An old tradition of the Israel Defense Forces (IDF) is that all officers are grown organically from the bottom. Meaning, there is no Israeli West Point. There are no commissions to be acquired or honors to be purchased. Since the days of the rag-tag forces that brought victory in Israel’s War of Independence, the only way to become an officer is to start as a grunt.
The downside, which I can attest to as an officer myself, is that Israeli officers lack finesse and sometimes even much-needed theoretical education. The upside is naturally cohesion and care. The officers are not an alien caste of the priestly pure, but members of the same dust-covered masses and their custodians. The Israeli officer and his underlings all recognize one another as peers. The atmosphere is that of comradery and much down-to-earth familiarity.
What is true for the military is true for society as a whole. Our civilian officers, our elites, those entrusted with power and influence through their rank amongst the upper echelons should function as custodians of our society. Cicero put it nicely in On the Republic: “Neque enim hac nos patria lege genuit aut educavit, ut nulla quasi alimenta exspectaret a nobis.” For in truth, our country hasn’t gifted us with education and good birth as if to expect no nourishment in return.
Meaning, the republic, the legacy of our forefathers and a trust charged to us, requires our nourishment and sustenance, so that we could pass it on to our own posterity. To be a good citizen is to be a good custodian. And the best custodians should be those among us endowed with wealth, power, and great abilities.
More and more, however, we are in the habit of endowing wealth and power without custodianship. Almost 600,000 employment-based permanent residency petitions are approved in the US each year (given a backlog, only about 140,000 employment-based green cards are actually granted. The rest of the applicants remain in the country on a work visa). About 85,000 work visas are granted to foreigners each year, most of them from India. It’s worth mentioning: These visas and green cards are bestowed not on table-scrubbers and street cleaners, but upon management consultants, engineers, bankers, financiers, and the likes of them. Meaning, these are visas for the upper-middle class.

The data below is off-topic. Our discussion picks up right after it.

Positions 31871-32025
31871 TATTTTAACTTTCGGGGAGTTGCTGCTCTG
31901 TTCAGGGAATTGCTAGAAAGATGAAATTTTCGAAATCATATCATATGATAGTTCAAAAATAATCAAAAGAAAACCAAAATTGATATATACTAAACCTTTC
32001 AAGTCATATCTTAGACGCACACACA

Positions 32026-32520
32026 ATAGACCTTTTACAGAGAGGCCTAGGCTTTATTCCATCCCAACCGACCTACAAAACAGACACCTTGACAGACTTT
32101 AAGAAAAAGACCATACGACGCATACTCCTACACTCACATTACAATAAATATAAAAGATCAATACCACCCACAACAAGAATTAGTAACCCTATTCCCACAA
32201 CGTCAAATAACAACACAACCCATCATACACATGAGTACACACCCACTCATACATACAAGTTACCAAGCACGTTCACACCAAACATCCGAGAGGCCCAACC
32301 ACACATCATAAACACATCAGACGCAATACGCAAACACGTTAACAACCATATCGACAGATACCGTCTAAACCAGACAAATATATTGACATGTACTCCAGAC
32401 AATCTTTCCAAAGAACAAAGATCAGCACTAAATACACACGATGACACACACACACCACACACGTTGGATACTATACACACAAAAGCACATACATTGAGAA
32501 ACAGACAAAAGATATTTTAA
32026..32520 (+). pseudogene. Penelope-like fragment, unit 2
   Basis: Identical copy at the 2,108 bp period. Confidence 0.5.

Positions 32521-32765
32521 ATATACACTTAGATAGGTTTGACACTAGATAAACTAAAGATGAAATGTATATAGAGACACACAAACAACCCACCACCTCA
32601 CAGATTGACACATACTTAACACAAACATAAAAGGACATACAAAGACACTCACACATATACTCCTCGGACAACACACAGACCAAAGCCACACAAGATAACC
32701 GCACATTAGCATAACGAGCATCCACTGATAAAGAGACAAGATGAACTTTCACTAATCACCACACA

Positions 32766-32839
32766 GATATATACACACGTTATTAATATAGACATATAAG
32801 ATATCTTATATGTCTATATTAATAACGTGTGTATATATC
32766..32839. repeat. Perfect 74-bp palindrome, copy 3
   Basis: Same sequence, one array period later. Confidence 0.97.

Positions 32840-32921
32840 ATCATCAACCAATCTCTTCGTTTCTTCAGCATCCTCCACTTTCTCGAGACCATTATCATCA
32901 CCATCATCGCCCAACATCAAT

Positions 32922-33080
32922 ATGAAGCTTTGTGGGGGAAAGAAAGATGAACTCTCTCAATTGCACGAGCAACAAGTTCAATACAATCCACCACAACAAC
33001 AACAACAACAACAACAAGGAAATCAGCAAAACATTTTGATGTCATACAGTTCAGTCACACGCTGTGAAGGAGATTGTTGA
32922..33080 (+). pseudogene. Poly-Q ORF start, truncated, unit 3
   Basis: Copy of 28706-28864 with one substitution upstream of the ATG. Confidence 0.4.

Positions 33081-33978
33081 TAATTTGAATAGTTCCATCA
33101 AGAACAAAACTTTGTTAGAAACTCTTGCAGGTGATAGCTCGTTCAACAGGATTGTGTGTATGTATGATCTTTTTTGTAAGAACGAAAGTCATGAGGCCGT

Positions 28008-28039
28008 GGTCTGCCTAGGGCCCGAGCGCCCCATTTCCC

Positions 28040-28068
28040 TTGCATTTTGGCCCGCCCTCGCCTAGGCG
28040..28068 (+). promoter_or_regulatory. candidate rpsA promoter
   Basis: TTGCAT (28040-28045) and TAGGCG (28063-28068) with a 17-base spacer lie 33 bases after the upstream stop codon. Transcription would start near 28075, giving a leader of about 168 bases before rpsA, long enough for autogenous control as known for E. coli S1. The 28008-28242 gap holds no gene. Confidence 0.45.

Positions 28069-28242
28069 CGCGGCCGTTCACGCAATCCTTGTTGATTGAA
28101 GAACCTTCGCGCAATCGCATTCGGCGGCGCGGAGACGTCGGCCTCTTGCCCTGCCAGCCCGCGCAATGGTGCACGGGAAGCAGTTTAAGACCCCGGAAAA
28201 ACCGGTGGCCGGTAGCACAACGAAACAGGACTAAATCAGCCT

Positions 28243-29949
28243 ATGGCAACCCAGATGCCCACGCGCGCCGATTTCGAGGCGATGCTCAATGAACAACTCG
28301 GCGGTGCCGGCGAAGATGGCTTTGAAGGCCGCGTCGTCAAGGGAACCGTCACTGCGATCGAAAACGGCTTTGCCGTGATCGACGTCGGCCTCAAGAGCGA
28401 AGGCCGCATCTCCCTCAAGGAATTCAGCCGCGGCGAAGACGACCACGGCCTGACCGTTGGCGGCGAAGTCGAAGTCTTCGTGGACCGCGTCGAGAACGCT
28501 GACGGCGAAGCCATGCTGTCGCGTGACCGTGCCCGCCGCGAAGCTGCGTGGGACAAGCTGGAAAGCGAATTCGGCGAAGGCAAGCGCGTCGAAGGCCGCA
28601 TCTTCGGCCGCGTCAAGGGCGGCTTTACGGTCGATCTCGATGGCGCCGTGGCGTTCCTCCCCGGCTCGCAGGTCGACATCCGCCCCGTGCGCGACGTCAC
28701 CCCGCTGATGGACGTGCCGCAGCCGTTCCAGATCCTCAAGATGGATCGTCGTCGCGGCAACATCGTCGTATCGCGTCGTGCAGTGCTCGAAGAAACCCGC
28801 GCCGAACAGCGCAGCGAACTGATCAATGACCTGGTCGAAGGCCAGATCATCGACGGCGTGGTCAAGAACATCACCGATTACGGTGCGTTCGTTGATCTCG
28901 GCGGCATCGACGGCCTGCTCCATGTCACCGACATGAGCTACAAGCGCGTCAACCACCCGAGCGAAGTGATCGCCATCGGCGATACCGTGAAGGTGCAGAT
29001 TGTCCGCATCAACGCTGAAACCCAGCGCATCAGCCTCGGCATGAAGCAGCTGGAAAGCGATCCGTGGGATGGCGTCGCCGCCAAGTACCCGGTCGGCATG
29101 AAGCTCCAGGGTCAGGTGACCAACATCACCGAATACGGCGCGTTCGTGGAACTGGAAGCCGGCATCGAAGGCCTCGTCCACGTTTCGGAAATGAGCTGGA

Further upstream, about 5.5% of America’s students are foreign. But that includes 3rd and 4th tier colleges. In the Ivy League, America’s most powerful catapult into the upper-middle class, the average is 12%. All students receive two years of work approval upon graduation (OPT) and are free to apply for employment-based visas.
Why exactly are we squandering the nation’s resources and grant them to those who lack affinity to the American republic, its legacy, and its people? Elite jobs, places in elite schools, and elite positions are a national resource. They should be granted first and foremost to Americans, not to foreign-born Brahmins.
You may say “oh, but we have a shortage of native skills.” My reply, what kind of skills exactly are required for a job in management consulting or a career at Goldman Sachs? Clearly, Harvard’s business school can choose whether to accept a foreign candidate from Uttar Pradesh (or the Israeli desert, like me) or simply to move on to the next local candidate from Indiana. Why catapult a foreigner, unless we are talking about a second Einstein, into the heights of the American ruling class? Why not catapult an American?
An immigrant myself, I can tell you all about it. America’s foreign H1B holders, green card holders, and even its newly minted citizens of the various upper-middle-class professions, are generally a law-abiding and productive group. We pay our taxes and stay out of prison. But not many have an idea who Paul Revere was, not many care for the immortal words of Patrick Henry, and not many embrace America’s people and legacy. Instead, we tend to embrace real estate investments, exotic vacations, and chic brunch hot spots.
The result accelerates an ugly reality: A deracinated corporate class, partially planted from above, preaching universal values and idiotic “woke” ideas while lacking any sense of patriotism, custodianship, or affinity to America. Is it good for our GDP? Maybe. Replacing my mother with Sheryl Sandberg may do wonders for my family’s GDP. But I like my mother the way she is, and I doubt Ms. Sandberg would care much about me.
A case in point is the crazed story of Aruna Khilanani. The daughter of distinguished doctors from India, she was invited to speak at Yale University. Alas, what she had to share was her wish to end the lives of “white people.” Clearly, this psychiatrist pampered by all the conveniences of the American elite has not assimilated to develop an affinity to the American nation. By the way, I’m not exactly sure why anybody was shocked about Aruna’s more vulgar comments. The entire title of her talk was “The Psychopathic Problem of the White Mind.” Clearly, not a custodian for the interests of Iowans and Nebraskans.
The republic, tells us Cicero, exists to benefit its citizens. And the republic’s most excellent citizens should be filled with a sense of duty to care for it, they should come from within it, just like good IDF officers. A foreign elite is the last thing America needs.
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